Why do intelligent people fall for absurd conspiracy theories?
That question has been on my mind for a week or two as I’ve followed the Republican attempt to discredit U.S. Ambassador to the United Nations Susan Rice over her Benghazi statements. But it has only grown more pronounced as I read some of the recent criticism of Yale-NUS.
The panelists accused the Yale administration of attempting to “simply line [its] own pockets.” Singapore’s Reform Party Secretary-General Kenneth Jeyaretnam’s attack bordered on the libelous, declaring that “For [President Levin], this is purely a business transaction” and that “what happens to the citizens of my country is not his or Yale’s concern.” This, of course, sounds a lot like some critics’ bizarre attempt to construct a nefarious web linking Yale trustees’ financial interests with the creation of Yale-NUS.
Let me be clear: it is perfectly reasonable to oppose Yale policies and administrative decisions. It is perfectly reasonable to think the faculty should have more of a role in university governance, or that Yale should never partner with states that are not American-style liberal democracies, or even that that Yale should dial back its increasingly international focus.
However, insinuating that the University President and Vice President are money-grubbing characters who operate for selfish financial gain is as disrespectful as it is ridiculous. Richard Levin and Linda Lorimer have devoted decades to supporting and improving the modern university and global scholarship. They have articulated a vision that sees Yale-NUS as a ground-breaking opportunity for bringing a liberal arts education to a part of the world dominated by pre-professionalism. These life-long public servants deserve better.
I suppose that in our current political climate, this sort of nonsense is par for the course. In the aftermath of the brutal murder of American diplomatic staff in Benghazi, Libya, Susan Rice went on national television with talking points provided by the intelligence community, points now understood to be inaccurate.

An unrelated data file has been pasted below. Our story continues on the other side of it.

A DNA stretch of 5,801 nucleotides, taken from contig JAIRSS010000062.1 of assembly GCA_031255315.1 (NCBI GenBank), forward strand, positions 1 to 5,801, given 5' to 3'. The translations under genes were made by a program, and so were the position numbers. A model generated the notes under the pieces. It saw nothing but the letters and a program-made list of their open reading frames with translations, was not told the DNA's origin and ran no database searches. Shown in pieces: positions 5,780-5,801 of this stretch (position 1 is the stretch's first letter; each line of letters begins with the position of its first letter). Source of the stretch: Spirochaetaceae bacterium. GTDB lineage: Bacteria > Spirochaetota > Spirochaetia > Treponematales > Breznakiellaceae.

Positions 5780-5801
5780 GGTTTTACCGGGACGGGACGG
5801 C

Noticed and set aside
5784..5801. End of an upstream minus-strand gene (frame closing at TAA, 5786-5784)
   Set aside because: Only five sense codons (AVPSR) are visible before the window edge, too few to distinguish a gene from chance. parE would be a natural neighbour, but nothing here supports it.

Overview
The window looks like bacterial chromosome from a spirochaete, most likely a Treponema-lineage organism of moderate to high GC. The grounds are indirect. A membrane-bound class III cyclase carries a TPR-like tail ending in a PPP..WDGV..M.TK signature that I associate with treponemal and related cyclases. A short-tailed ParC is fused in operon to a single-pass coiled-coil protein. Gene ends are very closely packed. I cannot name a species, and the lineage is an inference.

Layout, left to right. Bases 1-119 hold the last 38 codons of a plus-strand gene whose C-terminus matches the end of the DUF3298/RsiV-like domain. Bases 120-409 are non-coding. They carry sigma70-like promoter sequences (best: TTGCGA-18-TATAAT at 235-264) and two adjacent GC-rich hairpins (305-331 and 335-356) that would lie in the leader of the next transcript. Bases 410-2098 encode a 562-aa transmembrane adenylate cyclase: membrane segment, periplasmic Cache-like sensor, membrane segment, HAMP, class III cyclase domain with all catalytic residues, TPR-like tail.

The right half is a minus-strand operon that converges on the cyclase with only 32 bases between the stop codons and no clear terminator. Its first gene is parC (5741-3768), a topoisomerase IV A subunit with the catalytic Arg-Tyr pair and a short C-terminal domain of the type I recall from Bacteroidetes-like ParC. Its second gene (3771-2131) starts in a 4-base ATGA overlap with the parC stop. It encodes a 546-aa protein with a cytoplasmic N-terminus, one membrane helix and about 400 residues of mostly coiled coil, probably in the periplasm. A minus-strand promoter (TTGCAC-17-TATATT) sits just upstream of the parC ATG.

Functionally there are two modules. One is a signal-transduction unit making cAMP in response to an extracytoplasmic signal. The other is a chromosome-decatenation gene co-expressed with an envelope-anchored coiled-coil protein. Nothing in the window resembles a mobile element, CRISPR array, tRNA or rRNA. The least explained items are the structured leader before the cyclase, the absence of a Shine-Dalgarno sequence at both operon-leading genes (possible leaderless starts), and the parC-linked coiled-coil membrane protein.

Rather than concluding that the American intelligence community is fallible, the administration’s staunchest critics have descended into conspiracy theories. Senator John McCain suggested that Rice would be “unfit” for the role of Secretary of State, and he and other Republican senators started calling for Watergate-style investigative committees. The administration, many have suggested, was deliberately lying to the public about the nature of the attack in order to bolster President Obama’s reelection chances. How the logic of this is supposed to work, no one seems to know. Nevertheless, blinded by an almost fanatical hatred and mistrust of the president, a surprising number of people have bought into the nuttiness.
In their blinding self-righteousness, elements of the Yale-NUS opposition are no better than the radical Republican partisans. Both groups have a near-total inability to imagine that their political opponents might actually be motivated by good will. It is not enough for Senators McCain and Graham to oppose the president, or even consider him misguided — they must publicly theorize that he is deceitful. Similarly, some Yale-NUS opponents can’t fathom that President Levin may have a different set of priorities and values; for them, he must be greedy and feckless.
I understand the attraction of these conspiracy theories. The world is simpler when there are clear dichotomies of black and white, good and evil. It is certainly easier to fight and argue when you hate your competition and vilify your intellectual opponents. But buying into outlandish stories coarsens our discourse, hardens our factions and distorts truth. Perhaps the U.S. Senate cannot help itself, but I expect better from Yale students.
Yishai Schwartz is a senior in Branford College. Contact him at email@example.com.